A Checklist for Home Inspections
Even in a seller’s market, smart homebuyers aren’t going to make a purchase without having a property professionally inspected first.
“Today’s buyers are really very savvy,” says Robin Kencel, associate broker with the Robin Kencel Group of Compass Real Estate in Greenwich, Connecticut. That’s why it’s important for sellers to know where their house may fall short of a buyer’s expectations. “The more we can head off anything that can be a negotiation point, the better.”
To do that, sellers should do their own property review to identify potential problem areas, from potential water leaks to dangerous mold. Then, they can make inexpensive repairs and avoid unpleasant surprises during an inspection. “When you own a home, you become blind to some of the little things,” says Deborah Savoie, a realtor with Long and Foster Real Estate, Inc. in Annapolis, Maryland.
For first-time homebuyers, an inspection is a crucial part of the process. It offers the chance to discover any flaws in a property and back out of a sale, if needed. Your real estate broker may recommend a trusted inspector. Otherwise, look for an experienced professional who can provide references, has positive reviews online and a good score with the Better Business Bureau. Also request a copy of their inspection form, so you can see what items are covered in a standard inspection.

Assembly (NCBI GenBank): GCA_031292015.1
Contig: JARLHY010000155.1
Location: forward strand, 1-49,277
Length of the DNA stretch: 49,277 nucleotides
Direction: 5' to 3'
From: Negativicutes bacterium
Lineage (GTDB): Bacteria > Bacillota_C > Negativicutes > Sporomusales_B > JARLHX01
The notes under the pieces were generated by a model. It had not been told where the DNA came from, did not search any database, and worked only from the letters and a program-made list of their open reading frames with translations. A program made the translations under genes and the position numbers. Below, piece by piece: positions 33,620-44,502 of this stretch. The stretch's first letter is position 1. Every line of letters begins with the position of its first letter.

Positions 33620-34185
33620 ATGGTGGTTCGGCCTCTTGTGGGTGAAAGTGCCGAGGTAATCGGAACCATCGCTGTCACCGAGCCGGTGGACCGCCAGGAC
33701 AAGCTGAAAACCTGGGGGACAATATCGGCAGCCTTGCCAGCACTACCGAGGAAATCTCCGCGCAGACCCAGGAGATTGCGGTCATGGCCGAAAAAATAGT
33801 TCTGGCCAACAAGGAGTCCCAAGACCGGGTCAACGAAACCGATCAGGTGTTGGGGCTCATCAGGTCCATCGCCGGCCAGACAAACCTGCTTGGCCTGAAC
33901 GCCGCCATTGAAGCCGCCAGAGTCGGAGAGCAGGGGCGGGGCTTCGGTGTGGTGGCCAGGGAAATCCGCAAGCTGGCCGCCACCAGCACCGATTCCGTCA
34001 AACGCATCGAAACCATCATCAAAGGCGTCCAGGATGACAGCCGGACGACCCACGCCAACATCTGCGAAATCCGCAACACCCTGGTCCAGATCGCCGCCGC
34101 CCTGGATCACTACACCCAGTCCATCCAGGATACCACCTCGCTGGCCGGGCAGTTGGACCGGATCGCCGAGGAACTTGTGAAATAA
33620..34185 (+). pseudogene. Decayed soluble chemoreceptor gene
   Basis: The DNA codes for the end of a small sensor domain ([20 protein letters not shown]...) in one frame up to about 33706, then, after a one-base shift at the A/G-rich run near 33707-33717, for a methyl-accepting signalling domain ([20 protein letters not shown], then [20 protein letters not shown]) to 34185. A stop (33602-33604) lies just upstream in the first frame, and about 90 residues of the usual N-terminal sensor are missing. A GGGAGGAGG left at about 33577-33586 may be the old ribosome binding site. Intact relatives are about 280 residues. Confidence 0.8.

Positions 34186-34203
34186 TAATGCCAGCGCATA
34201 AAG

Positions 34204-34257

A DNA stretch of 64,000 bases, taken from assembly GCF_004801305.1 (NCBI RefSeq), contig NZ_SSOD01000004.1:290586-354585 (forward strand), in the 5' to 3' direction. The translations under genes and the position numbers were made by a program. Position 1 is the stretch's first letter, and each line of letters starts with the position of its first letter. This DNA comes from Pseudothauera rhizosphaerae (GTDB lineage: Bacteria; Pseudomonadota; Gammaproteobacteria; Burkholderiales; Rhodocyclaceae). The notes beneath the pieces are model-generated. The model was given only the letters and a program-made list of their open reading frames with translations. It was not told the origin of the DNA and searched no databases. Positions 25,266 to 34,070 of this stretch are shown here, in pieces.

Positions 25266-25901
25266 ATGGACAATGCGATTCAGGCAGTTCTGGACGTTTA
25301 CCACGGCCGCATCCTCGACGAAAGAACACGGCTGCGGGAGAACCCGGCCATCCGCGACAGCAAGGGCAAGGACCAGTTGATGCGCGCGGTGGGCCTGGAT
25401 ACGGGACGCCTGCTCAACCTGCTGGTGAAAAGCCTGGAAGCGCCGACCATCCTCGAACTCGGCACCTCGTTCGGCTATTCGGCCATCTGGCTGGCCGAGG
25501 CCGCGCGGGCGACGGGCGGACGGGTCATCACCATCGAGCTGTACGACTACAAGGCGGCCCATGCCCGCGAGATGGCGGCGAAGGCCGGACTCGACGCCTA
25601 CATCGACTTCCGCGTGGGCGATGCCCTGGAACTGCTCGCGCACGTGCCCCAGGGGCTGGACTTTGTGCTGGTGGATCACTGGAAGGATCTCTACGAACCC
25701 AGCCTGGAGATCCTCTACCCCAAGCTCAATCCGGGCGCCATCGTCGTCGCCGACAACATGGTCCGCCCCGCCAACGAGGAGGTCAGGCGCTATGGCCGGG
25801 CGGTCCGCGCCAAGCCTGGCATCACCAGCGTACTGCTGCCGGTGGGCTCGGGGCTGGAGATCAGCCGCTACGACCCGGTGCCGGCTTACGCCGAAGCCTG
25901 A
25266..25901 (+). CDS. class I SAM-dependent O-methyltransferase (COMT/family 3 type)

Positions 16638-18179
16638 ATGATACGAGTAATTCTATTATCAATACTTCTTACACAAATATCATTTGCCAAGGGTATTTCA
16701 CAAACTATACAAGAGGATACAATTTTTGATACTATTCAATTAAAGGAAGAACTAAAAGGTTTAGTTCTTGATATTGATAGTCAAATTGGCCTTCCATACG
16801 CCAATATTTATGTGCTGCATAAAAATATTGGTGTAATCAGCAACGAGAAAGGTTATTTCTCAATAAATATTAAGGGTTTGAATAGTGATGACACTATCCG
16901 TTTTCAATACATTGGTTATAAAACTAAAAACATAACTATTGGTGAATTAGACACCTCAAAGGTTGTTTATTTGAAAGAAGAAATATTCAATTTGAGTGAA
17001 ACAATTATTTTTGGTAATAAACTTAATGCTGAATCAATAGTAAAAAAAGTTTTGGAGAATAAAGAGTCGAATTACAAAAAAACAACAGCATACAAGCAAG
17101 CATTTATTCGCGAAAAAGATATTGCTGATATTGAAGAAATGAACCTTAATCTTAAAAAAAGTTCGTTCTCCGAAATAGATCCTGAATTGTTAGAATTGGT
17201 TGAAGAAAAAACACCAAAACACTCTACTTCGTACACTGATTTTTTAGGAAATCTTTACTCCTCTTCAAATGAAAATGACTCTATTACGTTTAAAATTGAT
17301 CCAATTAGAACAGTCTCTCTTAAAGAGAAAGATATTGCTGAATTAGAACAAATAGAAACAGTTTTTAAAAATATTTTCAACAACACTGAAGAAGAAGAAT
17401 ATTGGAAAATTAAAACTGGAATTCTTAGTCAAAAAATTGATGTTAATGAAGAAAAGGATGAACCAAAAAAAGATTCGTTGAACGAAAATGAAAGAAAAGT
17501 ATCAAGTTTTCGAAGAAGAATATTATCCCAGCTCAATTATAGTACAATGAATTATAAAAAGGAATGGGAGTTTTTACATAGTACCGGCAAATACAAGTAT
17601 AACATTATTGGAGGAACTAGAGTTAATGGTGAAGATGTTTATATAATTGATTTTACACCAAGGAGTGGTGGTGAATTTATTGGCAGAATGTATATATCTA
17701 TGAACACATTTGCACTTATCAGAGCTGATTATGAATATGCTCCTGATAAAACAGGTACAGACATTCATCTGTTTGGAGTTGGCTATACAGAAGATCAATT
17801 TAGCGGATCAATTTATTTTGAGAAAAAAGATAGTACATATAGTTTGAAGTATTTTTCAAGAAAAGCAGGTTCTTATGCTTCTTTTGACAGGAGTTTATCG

While inspectors provide a vital service, both buyers and sellers should understand their limitations. “Our job is not to upgrade a house,” says Bob McKinley, owner of Healthy Home Inspections in Baltimore. An inspector isn’t going to recommend how a house can be improved. “We just make sure everything they have (in the house) is working properly.”
With that in mind, use the following checklist to stay prepared before a home inspection.
Ensure lights are working and switches are covered. McKinley says nonworking lights are a common problem he encounters when performing inspections. A general home inspection will include a visual review of the electrical system. The cover to the electrical panel will be removed and wiring inspected to determine if the workmanship meets industry and state standards. If anything about the electrical system raises concerns, an inspector will recommend bringing in a licensed electrician for further review.
If a light doesn’t turn on, McKinley notes on his report that a buyer should bring in a licensed contractor to check the light fixture. “We can’t assume it’s a burned out lightbulb,” he says.